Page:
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Three new galleries will showcase more than 1,500 historic items

Assistant conservator Emma Davey with a 19th-century Chinese painting

More than 1,500 historic items, 40 per cent of which have not been on display for at least a generation, are being readied to take their place in three new galleries that will open at the National Museum of Scotland in Edinburgh on 8 February

Ancient Egypt Rediscovered covers 3,000 years of history, highlighting the stories of individuals to help engage visitors with this remarkable civilisation. Objects on display will include the only intact royal burial group outside of Egypt, the only double coffin ever discovered in Egypt and a cosmetics box which is one of the finest examples of decorative woodwork to survive from ancient Egypt. The gallery will also chart the unique contribution made by Scots to the development of Egyptology.

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History Scotland
Jan - Feb 2019

Other Articles in this Issue

History Scotland
Welcome to the first History Scotland issue of 2019
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This month Neil McLennan visits Inverness and surrounds, using the history of his ancestral clan as a springboard for his explorations
Dr Alison Sheridan introduces a new joint project to explore what we know – and what we have yet to discover – about early gold use in Britain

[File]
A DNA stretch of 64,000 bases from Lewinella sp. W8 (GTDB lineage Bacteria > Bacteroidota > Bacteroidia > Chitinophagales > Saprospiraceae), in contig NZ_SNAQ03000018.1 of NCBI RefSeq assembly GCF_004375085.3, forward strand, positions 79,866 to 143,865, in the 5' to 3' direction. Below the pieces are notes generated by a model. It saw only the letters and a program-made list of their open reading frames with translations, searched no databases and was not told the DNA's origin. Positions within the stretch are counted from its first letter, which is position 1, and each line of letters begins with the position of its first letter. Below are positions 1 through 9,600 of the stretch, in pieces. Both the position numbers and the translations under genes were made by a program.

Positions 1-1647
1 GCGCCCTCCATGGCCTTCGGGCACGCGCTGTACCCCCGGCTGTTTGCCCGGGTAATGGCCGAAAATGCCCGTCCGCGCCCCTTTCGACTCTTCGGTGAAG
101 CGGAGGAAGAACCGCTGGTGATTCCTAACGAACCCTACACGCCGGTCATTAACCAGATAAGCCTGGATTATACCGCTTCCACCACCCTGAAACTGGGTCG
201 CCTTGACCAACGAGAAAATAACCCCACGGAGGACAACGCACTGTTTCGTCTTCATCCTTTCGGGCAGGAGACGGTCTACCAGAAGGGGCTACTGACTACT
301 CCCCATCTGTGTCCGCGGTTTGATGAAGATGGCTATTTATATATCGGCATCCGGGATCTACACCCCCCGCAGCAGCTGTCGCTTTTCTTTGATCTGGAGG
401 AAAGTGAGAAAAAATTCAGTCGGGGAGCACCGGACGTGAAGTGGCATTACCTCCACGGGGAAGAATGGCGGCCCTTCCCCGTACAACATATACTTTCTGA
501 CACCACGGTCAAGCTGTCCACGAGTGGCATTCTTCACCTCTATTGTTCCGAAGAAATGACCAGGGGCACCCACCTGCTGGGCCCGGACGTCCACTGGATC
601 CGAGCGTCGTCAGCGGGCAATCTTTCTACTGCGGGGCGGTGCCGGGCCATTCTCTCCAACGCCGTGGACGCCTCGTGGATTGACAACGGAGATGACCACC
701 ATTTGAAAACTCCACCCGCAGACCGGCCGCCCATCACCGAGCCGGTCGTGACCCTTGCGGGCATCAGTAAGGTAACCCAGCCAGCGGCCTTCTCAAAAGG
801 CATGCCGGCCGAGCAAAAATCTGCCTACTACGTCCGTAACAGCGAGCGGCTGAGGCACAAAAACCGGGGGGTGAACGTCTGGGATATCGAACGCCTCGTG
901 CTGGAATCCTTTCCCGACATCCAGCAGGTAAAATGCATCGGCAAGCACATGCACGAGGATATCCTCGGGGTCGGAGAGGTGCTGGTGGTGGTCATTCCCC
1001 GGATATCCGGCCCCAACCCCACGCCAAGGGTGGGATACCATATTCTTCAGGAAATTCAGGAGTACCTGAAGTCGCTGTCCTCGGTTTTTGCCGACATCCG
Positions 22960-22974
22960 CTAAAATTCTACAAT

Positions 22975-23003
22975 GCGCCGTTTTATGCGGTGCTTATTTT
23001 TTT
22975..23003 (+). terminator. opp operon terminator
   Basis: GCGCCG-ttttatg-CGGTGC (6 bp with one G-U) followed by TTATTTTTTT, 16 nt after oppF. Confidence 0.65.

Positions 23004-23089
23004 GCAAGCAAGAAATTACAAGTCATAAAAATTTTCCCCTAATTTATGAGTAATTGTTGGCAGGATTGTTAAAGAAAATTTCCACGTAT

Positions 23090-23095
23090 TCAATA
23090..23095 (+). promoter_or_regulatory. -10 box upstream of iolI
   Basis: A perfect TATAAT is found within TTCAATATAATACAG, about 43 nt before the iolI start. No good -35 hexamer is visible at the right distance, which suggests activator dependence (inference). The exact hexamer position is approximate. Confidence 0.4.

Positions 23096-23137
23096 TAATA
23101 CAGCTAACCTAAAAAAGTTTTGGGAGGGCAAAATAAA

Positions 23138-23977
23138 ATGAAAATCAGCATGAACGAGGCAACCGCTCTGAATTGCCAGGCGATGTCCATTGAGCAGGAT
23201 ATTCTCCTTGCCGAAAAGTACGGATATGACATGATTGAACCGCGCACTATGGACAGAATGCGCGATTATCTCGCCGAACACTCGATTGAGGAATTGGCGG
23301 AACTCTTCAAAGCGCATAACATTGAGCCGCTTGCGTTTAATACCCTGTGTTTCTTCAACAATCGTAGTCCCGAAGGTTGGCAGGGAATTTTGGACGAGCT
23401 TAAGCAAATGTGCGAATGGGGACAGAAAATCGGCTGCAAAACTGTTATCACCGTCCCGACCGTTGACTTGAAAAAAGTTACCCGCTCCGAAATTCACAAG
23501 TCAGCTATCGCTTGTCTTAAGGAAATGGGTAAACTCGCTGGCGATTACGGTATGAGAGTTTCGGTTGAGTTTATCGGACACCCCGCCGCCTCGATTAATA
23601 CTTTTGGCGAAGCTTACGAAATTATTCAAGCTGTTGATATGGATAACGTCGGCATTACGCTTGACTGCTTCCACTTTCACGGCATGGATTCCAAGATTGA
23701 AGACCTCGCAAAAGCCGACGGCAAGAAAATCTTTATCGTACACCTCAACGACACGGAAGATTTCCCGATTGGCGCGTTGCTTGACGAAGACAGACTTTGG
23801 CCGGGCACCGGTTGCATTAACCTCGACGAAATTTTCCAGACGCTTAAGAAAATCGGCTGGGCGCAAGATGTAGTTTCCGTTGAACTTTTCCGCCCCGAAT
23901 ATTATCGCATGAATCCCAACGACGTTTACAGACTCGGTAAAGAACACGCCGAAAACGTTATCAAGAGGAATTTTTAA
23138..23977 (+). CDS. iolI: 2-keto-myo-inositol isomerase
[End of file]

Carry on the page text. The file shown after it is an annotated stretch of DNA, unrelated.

Christopher Fleet, map curator at National Library of Scotland, presents three very different maps which help tell the story of how the nation has been defended – and threatened – over the centuries
John Richardson of the Antonine Guard society describes the history of the Roman cavalry in Scotland
Vanessa Habib goes on a journey to identify the lost linen bleachfields of Scotland
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Investigations on the outskirts of medieval Stirling discovered the foundations of the medieval dominican friary and the remains of a young man who may have been a friar there
Malcolm Archibald delves into the lives of Dundee’s whaling seamen, a group traditionally reviled as rough and uncouth, but who in fact emerge as hard-working (if also hard-playing) professionals, and moreover as men for whom their relationships with women were of central importance
In the opening half of a two-part study, Dr David Taylor tells the story of the Robertsons, a group of brothers from Badenoch who emigrated to Van Diemen’s Land – modern Tasmania – in the early 19th century, hoping to strike it rich as farmers
Concluding their study of Scottish migrants in early modern England, Professor Keith Brown and Dr Allan Kennedy explore how Scots were received by their English hosts, investigating the nature of anti-Scottish prejudice, how far Scots were able to assimilate into English society and how they dealt with the issue of identity
In the fourth volume of her ground-breaking study, Dr Amy Hayes considers the queenship of Mary of Guelders, wife of James II and the first Stewart queen from continental Europe, and also the first Scottish consort who managed to exploit her position as the king’s wife to gain a significant political role
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